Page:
Fall 2019

High-Octane Organizer

As one director puts it, blockbuster 1st AD Chris Castaldi minimizes potential problems while maximizing shooting potential

By Margy Rochlin

1st AD Chris Castaldi (Photographed by Steven Simko)

Perhaps the most well-known sequence in Jurassic World involved dozens of screeching, genetically engineered creatures descending on a theme park and causing a stampede of a thousand frightened tourists.

First AD Chris Castaldi remembers what it took to make the scene work: amping up the extras on set by running alongside them in 105 degree New Orleans heat, piping in ferocious growling noises over loudspeakers, and using a swooping helicopter to help the entire cast imagine what would later be filled in with Industrial Light & Magic's VFX.

But the moment in this expensive sci-fi adventure blockbuster that Castaldi likes to talk about the most is a quieter micro-scene right before the mayhem on Main Street unfolds, when park-goers sit on stairs, drinking water and talking among themselves. "They had no idea we were shooting that," says Castaldi of the large crowd of rumpled, perspiring background actors who thought they were between takes, just trying to keep still on the searingly hot day. "I wouldn't say often, but there are occasional opportunities where you can get a much better, more real reaction like that. So we just put them on the stairs, passed out water bottles, and had all our cameras rolling and not a single one of them knew."

If Castaldi appreciates the simplicity of how the director injected realism into the footage, it's perhaps because over the past 20 years he's become the go-to 1st AD for special-effects-laden, high-octane moviemakers. He spent 2½ years in Georgia as 1st AD on the back-to-back productions of Joe and Anthony Russo's Avengers: Infinity War and Avengers: Endgame, which means he helped pull off the tightrope act that the Russo brothers have called "the most expensive shot in history"—getting the dozens of A-list actors who played almost every character in the Marvel universe to show up at an Atlanta horse farm under the guise of shooting a romantically jubilant scene—Tony Stark's wedding—when, in fact, they were filming his funeral.

"We knew we only had one chance at that scene, so we rehearsed the scene very thoroughly, every department made sure they were prepped, and this was all orchestrated by Chris, of course," says Anthony Russo, who remembers that it was Marvel Studios copresident Louis D'Esposito who first suggested that Castaldi's unflappable, orderly style might mesh well with his and that of his co-director brother, Joe. "He has a calm, confident voice—but the truth is he's good at everything. He's an amazing people person. He's extremely smart in terms of how he organizes a shoot, how he anticipates issues and how he builds his team for success. He knows where the problems are going to come from, and he structures things so it minimizes potential problems but maximizes our shooting potential."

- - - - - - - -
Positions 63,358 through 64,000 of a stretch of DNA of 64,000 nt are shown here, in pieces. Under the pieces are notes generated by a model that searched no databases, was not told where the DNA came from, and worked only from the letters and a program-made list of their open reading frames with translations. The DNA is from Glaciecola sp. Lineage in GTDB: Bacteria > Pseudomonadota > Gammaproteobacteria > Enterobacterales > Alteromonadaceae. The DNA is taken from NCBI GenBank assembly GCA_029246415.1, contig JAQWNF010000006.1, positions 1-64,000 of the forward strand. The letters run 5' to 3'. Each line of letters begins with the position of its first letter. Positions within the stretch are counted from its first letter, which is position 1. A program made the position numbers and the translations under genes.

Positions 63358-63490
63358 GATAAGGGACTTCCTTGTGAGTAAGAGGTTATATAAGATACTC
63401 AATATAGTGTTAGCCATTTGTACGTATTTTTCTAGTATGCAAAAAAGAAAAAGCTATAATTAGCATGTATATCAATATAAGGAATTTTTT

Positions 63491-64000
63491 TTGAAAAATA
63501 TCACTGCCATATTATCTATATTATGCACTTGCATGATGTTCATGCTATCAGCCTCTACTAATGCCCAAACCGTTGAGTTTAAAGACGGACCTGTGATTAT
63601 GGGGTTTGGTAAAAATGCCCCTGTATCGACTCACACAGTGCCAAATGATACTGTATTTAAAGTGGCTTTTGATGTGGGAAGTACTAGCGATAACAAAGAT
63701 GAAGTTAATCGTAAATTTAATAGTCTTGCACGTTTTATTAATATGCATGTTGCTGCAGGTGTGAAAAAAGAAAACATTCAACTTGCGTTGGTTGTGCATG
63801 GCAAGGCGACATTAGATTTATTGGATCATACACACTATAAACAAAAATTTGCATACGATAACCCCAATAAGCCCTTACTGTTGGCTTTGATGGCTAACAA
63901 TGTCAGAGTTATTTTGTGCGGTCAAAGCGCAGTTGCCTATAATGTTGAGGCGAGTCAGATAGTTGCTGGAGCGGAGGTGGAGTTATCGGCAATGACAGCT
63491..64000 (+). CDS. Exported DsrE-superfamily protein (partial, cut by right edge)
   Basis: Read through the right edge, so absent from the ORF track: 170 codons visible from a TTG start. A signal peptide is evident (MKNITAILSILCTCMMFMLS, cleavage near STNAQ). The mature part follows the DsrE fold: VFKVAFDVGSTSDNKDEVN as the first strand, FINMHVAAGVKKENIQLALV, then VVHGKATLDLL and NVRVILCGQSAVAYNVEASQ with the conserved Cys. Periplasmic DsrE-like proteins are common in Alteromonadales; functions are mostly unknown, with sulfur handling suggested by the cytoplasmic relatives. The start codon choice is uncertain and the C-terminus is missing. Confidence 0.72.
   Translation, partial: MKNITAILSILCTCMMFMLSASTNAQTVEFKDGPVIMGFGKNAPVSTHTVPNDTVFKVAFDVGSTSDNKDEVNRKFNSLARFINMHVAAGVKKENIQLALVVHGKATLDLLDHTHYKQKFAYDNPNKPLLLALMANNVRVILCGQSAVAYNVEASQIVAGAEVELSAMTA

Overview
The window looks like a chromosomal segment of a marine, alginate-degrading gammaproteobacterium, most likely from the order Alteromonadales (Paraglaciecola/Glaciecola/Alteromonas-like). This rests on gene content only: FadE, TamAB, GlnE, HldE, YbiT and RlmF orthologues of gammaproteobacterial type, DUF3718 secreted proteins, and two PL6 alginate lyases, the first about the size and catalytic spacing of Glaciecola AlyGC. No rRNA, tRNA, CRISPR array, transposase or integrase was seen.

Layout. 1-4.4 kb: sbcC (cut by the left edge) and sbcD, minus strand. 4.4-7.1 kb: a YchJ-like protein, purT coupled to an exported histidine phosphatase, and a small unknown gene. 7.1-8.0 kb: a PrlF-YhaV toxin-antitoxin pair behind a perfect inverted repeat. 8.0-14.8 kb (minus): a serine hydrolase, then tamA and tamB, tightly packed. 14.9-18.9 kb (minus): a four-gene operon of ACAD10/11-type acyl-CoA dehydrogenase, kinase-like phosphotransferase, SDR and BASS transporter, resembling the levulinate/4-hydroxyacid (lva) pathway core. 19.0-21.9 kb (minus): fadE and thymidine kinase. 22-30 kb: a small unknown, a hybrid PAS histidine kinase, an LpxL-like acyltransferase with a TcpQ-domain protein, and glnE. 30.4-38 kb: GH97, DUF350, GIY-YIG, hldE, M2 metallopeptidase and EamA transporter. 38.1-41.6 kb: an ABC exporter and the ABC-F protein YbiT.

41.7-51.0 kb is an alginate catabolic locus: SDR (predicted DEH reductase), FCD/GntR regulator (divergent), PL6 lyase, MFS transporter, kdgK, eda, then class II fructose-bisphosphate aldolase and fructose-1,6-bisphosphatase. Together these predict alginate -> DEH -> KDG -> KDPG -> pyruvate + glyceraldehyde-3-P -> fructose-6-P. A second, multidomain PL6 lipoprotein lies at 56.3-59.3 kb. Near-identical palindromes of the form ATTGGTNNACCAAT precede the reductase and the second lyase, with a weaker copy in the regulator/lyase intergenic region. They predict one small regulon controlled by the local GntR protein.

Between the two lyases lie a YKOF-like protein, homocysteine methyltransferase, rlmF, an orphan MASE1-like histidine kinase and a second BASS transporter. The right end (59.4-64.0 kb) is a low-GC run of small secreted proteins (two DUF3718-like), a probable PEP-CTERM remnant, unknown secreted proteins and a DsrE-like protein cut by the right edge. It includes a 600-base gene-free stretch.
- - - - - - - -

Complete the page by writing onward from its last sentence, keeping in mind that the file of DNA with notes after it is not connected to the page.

(Top) Castaldi wrangles a Jurassic World dinosaur; (Bottom) Sharing a moment on Avengers: Endgame with director Anthony Russo and actor Mark Ruffalo. (Photos: Courtesy of Chris Castaldi)

Castaldi's decades in the industry have taught him to keep up with the ever-changing world of film wizardry, to be as fluent as possible in everything techno from motion capture and precapture to simulcam, as well as the intricacies of aging and deaging actors.

On Pirates of the Caribbean: Dead Men Tell No Tales, for example, he helped prep a twentysomething body double to mimic Johnny Depp's drunken swashbuckler moves so that the 56 year old could shed 30-plus years by way of Lola Visual Effects. At the same time, Castaldi also served as a lodestar for Tell No Tales directing team Joachim Rønning and Espen Sandberg, the Norwegian filmmakers who leapt from a $16 million maritime historical drama, Kon-Tiki, to the CGI-filled, high-priced fifth installment of a valuable franchise.

With an estimated $230 million budget, the many moving parts of the production included not just massive explosions and full-bore visual effects but a star so famous for arriving late to the set that before production commenced, producer Jerry Bruckheimer took Castaldi aside and cautioned him to always have alternate scenes to fall back on. Says Castaldi: "Johnny was so sweet. He'd walk onto the set in full Jack Sparrow [gear] at noon going, [cockney accent] 'Oh, me alarm clock didn't go off.' But he was never within three hours of his call time. Ever. So we always had a backup plan. We always had other things ready."

In 1999, after a chance meeting with director Ron Howard, Castaldi landed a job as an office production assistant on EDtv. And after working his way up to 2nd 2nd AD with films such as The Alamo and Miami Vice, he found that 1st and 2nd AD gigs on second units and reshoots of big-budget action films were the best training ground.

"[Second units] are often harder than first units—especially when it involves heavy action, heavy stunts and the first team of actors," says Castaldi. "Like Tom Cruise driving a BMW at a high rate of speed in a real sandstorm in Dubai [for Mission: Impossible - Ghost Protocol]."